Overcoming Crosstalk in Silicon Oxide Memory
High speed, nonvolatile, low power memory is the goal of a great many researchers as everybody wants greater speeds and less power consumption in computing devices these days. One type of memory that may achieve this goal uses silicon oxide to store data, but has some problems. Researchers at Rice University though have found a way around one of the more important issues; crosstalk.
Crosstalk is when rewriting one bit of data causes neighboring bits to be rewritten as well, and can cripple the capabilities of any memory system. This has plagued silicon oxide memory devices, which have a crossbar design. In some instances, an array of 1024 cells would only have 63 capable of working without crosstalk. The Rice researchers have solved the problem though by adding a diode to the current one-resistor design. This addition prevents the electronic states of one memory cell from leaking to another.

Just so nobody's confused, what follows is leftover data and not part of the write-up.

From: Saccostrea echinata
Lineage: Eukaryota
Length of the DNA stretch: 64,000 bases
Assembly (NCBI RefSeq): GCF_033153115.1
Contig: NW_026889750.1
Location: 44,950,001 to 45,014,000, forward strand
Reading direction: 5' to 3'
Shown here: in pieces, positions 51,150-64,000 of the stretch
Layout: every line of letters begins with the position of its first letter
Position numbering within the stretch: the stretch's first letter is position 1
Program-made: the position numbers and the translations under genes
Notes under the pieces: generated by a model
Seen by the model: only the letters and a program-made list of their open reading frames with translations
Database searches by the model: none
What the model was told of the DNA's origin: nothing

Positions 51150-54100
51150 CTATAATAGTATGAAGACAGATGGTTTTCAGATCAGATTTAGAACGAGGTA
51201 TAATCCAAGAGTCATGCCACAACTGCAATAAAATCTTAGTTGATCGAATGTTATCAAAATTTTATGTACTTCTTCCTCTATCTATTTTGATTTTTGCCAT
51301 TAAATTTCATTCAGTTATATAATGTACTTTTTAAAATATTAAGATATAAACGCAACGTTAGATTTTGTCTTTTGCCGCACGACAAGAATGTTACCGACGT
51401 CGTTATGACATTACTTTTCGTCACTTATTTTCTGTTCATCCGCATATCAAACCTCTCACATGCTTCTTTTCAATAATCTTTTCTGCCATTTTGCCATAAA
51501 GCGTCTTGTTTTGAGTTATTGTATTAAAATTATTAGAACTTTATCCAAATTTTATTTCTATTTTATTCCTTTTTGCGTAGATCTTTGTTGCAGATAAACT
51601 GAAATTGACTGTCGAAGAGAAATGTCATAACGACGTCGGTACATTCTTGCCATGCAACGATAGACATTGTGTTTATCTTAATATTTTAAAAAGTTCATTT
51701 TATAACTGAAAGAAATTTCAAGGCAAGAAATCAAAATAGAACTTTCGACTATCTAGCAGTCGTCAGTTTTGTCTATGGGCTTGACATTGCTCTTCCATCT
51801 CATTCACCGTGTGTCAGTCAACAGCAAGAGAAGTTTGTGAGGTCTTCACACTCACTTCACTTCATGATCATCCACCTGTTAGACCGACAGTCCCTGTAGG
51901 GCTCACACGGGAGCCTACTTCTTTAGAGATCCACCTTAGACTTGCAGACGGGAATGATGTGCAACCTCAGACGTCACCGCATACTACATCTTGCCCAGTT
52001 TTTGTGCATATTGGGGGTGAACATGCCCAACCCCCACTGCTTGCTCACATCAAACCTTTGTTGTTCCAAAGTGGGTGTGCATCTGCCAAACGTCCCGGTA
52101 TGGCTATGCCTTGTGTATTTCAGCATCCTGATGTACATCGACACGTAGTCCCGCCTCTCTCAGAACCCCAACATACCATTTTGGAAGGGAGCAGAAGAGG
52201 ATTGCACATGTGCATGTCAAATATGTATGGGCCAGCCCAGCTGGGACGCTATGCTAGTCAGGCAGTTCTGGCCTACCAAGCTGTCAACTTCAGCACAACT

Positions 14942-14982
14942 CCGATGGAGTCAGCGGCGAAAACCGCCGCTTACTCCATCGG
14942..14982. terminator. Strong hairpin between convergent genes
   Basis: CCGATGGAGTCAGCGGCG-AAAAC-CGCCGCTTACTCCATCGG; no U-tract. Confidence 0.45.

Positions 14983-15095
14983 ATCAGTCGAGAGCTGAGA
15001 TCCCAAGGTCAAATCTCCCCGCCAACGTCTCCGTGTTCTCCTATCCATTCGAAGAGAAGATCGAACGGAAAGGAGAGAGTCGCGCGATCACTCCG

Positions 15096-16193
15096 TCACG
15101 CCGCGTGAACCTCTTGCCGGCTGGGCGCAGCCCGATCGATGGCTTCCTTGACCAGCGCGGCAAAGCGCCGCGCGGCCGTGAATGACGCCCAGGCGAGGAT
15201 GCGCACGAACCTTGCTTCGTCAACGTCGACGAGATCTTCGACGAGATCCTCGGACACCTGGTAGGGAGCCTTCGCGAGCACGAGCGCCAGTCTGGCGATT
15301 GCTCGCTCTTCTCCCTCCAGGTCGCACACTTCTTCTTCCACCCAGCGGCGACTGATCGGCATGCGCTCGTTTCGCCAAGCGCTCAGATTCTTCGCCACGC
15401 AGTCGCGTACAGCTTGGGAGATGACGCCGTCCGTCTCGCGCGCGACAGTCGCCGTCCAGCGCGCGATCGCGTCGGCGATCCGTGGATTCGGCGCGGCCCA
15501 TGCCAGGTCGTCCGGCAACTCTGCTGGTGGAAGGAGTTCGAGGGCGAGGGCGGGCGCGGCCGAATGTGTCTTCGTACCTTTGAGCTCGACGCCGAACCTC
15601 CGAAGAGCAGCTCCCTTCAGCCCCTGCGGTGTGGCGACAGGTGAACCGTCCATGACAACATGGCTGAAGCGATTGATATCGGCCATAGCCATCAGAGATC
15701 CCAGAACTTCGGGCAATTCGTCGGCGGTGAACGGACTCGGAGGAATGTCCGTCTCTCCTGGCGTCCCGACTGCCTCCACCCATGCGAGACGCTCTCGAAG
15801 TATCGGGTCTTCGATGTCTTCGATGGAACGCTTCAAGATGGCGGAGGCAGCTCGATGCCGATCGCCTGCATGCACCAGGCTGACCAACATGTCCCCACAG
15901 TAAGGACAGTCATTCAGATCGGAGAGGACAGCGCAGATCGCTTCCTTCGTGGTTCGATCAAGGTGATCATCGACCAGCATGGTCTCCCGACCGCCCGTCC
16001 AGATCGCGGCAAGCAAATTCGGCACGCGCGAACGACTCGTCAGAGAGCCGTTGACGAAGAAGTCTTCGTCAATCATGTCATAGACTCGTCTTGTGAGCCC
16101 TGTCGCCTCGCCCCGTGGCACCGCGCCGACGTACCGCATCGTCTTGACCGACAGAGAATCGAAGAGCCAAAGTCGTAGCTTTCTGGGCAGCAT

The prototype memory the researchers built is purely proof-of-concept as a single kilobit of nonvolatile data storage is not going to compete with modern day flash memory. However the researchers note that they intentionally did not attempt to miniaturize the technology, as the means to do so has already been demonstrated, so there was no need to show it again.
Source: Rice University